A plurality of variable pressure air shock absorbers (214) are mounted at their top ends to the floating plate (278). The attachment should be readily understood as being similar to that described with the previous embodiments (10 and 110)

FIG. 9 shows that four separate bags (214) may be affixed to each comer of the floating plate. Depending on the load distribution, the pressure in each bag (214) may be independently varied.

FIG. 8 further shows that the fixed support member (212) is provided with a base plate (260) which accepts and secures the bottom end of the shock absorbers. Four separate guide tracks (220a, 220b, 222a and 222b) extend upwardly from the comers of the base plate (260) and are secured by gussets (264). The four tracks accept and guide the four roller sets as should be readily understood.

As with the other embodiments (10 and 110), the tracks may be provided with keepers or stops (218) at the top of the track and stops (219) at a lower end of the track. These restrict the movement of the floating plate (278) to protect the air shock absorber (214).

The base plate (260) may be secured to the truck bed by attachment ears (247) which are rigidly affixed to plate (260). Thus, the support member is attached directly to the towing vehicle.

FIG. 9 is a top view of the fifth-wheel embodiment (210) without the original equipment mount (211) and without the top keeper (218). The mounting holes (227) for the mount (211) are shown. As may be seen, the rollers and guide tracks are positioned at each comer of the assembly (210) to provide guidance for the floating plate (278).

FIG. 10 shows the floating hitch component (216) and its various arrangement of elements.

FIG. 11 illustrates the various elements of the support member (216). Both FIGS. 10 and 11 show the air shock absorbers in dotted lines.

Although the invention not meant to be described with reference to specific embodiments, this description is not meant to be construed in a limited sense. Various modifications of the disclosed embodiments, as well as alternative embodiments of the inventions will become apparent to persons skilled in the art upon the reference to the description of the invention. It is, therefore, contemplated that the appended claims will cover such modifications that fall within the scope of the invention.

Patent Citations
Cited PatentFiling datePublication dateApplicantTitle
US1780531 *Sep 7, 1928Nov 4, 1930Jean Messier George Louis RenePneumatic suspension for airplanes
US3236541 *Jul 29, 1963Feb 22, 1966Poteet Dallas ATrailer hitch
US4373847 *May 4, 1981Feb 15, 1983Rite-Hite CorporationReleasable locking device
US4632371 *Mar 18, 1985Dec 30, 1986Stabilus GmbhGas spring of variable spring force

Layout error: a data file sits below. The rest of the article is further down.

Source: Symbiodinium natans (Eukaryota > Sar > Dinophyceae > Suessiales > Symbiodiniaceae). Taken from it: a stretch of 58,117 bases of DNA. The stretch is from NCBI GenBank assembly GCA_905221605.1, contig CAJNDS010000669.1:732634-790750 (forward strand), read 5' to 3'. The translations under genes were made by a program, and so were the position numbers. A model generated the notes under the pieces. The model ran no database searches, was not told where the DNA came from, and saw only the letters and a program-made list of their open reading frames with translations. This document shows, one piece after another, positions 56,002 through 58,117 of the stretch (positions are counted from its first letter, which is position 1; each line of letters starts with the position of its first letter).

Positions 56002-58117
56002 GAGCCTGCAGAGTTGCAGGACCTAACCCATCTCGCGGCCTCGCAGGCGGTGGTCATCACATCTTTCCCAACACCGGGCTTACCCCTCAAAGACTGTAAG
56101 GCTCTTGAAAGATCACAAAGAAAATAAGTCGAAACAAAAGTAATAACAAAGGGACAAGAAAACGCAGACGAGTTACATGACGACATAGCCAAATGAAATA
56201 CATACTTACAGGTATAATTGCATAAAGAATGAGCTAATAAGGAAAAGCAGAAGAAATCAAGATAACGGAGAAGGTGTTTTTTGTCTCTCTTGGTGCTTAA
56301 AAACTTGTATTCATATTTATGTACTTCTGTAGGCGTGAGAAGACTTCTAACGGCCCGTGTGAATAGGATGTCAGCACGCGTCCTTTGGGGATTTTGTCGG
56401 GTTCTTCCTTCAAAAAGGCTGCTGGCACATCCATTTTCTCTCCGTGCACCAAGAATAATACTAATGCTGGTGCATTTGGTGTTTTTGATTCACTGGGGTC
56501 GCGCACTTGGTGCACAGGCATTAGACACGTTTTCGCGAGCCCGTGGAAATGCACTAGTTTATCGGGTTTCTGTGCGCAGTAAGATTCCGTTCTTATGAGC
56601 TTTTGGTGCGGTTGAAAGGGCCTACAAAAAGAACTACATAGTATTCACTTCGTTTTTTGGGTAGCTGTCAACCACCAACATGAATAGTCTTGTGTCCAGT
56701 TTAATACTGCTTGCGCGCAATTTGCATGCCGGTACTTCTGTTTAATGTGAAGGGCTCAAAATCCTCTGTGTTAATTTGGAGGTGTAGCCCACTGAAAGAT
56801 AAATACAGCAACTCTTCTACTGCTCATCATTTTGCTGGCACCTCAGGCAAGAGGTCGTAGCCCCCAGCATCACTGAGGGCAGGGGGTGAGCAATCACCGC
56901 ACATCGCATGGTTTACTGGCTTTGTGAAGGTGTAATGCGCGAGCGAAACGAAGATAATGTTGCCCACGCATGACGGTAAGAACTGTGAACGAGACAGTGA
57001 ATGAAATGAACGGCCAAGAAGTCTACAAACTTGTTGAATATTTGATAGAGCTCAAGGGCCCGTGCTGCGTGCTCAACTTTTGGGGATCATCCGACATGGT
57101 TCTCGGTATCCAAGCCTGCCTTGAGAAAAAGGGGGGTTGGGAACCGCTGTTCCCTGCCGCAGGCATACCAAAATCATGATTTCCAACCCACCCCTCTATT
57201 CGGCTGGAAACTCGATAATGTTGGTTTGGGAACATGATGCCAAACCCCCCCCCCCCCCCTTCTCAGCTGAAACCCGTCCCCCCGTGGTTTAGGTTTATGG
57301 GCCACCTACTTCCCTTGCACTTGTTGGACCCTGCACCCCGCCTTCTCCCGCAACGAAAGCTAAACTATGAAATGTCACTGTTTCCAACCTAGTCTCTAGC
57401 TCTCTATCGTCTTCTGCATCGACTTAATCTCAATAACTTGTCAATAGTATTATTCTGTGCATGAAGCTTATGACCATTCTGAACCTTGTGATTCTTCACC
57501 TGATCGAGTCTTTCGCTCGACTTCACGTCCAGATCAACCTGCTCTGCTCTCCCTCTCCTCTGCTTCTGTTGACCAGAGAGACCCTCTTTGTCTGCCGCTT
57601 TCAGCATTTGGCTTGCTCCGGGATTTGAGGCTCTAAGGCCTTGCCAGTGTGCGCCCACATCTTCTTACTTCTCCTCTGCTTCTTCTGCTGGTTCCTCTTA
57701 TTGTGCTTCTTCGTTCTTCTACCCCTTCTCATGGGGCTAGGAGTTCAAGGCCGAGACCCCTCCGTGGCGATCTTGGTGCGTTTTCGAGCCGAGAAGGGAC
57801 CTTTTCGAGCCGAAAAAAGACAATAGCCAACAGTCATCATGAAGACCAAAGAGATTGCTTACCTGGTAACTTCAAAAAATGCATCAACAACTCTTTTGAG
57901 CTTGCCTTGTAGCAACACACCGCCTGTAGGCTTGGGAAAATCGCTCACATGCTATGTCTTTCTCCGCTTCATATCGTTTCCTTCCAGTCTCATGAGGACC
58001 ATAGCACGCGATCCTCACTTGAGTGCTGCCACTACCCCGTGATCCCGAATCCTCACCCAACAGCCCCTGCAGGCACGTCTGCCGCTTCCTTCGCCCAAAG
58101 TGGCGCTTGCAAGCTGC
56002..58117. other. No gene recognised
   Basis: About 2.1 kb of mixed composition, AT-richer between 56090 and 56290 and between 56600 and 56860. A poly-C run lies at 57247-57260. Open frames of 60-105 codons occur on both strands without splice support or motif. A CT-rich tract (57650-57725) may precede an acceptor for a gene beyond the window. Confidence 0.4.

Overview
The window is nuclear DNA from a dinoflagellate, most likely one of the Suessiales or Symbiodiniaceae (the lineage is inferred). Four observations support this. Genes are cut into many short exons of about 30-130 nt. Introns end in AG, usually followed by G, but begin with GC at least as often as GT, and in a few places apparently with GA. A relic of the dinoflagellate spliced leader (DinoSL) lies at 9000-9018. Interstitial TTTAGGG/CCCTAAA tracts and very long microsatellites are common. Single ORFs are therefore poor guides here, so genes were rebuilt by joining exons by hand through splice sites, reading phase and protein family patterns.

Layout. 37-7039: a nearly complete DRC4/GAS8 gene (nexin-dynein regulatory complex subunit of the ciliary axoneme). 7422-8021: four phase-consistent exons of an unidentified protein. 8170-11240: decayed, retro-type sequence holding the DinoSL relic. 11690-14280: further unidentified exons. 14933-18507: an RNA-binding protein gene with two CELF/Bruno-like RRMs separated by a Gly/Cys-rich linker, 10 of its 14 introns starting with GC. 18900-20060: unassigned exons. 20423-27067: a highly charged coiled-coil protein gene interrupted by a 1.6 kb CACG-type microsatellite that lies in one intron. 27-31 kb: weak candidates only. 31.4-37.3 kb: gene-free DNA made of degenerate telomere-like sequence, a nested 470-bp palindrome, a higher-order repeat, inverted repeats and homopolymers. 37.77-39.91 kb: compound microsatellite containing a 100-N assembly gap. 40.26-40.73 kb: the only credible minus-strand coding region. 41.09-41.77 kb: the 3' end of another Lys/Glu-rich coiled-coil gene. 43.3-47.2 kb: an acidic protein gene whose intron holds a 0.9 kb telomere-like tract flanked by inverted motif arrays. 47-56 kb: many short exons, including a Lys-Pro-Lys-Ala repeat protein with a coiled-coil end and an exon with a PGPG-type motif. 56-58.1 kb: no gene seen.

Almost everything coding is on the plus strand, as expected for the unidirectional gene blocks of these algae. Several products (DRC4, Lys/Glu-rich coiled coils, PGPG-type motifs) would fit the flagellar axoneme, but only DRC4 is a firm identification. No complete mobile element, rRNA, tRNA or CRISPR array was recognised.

Referenced by
Citing PatentFiling datePublication dateApplicantTitle
US6042135 *Jul 26, 1997Mar 28, 2000Ross; Louis J.Hitch assembly and trailer
US6116631 *Nov 16, 1998Sep 12, 2000Easy Rider IncorporatedShock absorbing trailer hitch assembly
US6254118Jun 17, 1999Jul 3, 2001U-Haul International, Inc.Trailer tongue jackknife blocking device
US6357778Mar 27, 2000Mar 19, 2002Louis J. RossHitch and trailer assembly
US6746037Oct 28, 2002Jun 8, 2004Craig A. KaplenskiTrailer hitch with multi-directional dampening system and spherical rod-end assembly
US7044493Nov 4, 2003May 16, 2006Paul WilsonTrailer hitch tow bar assembly
US7093845Feb 25, 2003Aug 22, 2006Tendaire, Inc.Motion absorbing hitch
US7108272 *Mar 26, 2004Sep 19, 2006Gurtler Wendell ATrailer hitch cushioning device and method for using same
US7377536May 12, 2006May 27, 2008Rehme Mark LShock absorbing trailer hitch
US7380811Jun 21, 2006Jun 3, 2008Rehme Mark LShock absorbing trailer hitch
US7552937Jun 16, 2006Jun 30, 2009Shelton TaylorShock-absorbing adapter for connecting fifth wheel or gooseneck trailer to towing vehicle
US7753391Apr 17, 2008Jul 13, 2010Automatic Equipment Manufacturing CompanyTorsionally-biased, shock-absorbing fifth wheel hitch
US7810831Oct 27, 2008Oct 12, 2010Jeff WilkensVehicle hitch with multi-directional damping
Classifications
U.S. Classification280/483
International ClassificationB60D1/50
Cooperative ClassificationB60D1/50
European ClassificationB60D1/50
Legal Events
DateCodeEventDescription
Jan 4, 2011FPExpired due to failure to pay maintenance fee
Effective date: 20101117
Nov 17, 2010LAPSLapse for failure to pay maintenance fees
Nov 15, 2010ASAssignment
Owner name: CATES, STEVEN GERALD, OKLAHOMA
Effective date: 20100825
Free format text: BANKRUPTCY SALE;ASSIGNORS:EASY RIDER INCORPORATED;ACHESON, JAMES STEVEN;ACHESON, KERRI LYNN;REEL/FRAME:025306/0716
Owner name: CATES, KATHERINE ELIZABETH, OKLAHOMA
Jun 21, 2010REMIMaintenance fee reminder mailed
Aug 23, 2006ASAssignment
Owner name: FLEX INDUSTRIES, MINNESOTA
Free format text: ASSIGNMENT OF ASSIGNORS INTEREST;ASSIGNOR:EASY RIVER INCORPORATED;REEL/FRAME:018207/0558
Effective date: 20060815
May 15, 2006FPAYFee payment
Year of fee payment: 8
Feb 11, 2002FPAYFee payment
Year of fee payment: 4
Nov 18, 1998ASAssignment
Owner name: EASY RIDER, INC., OKLAHOMA
Free format text: ASSIGNMENT OF ASSIGNORS INTEREST;ASSIGNORS:LOGAN, JEFFREY D.;TURNER, JOHN W.;REEL/FRAME:009596/0923
Effective date: 19960403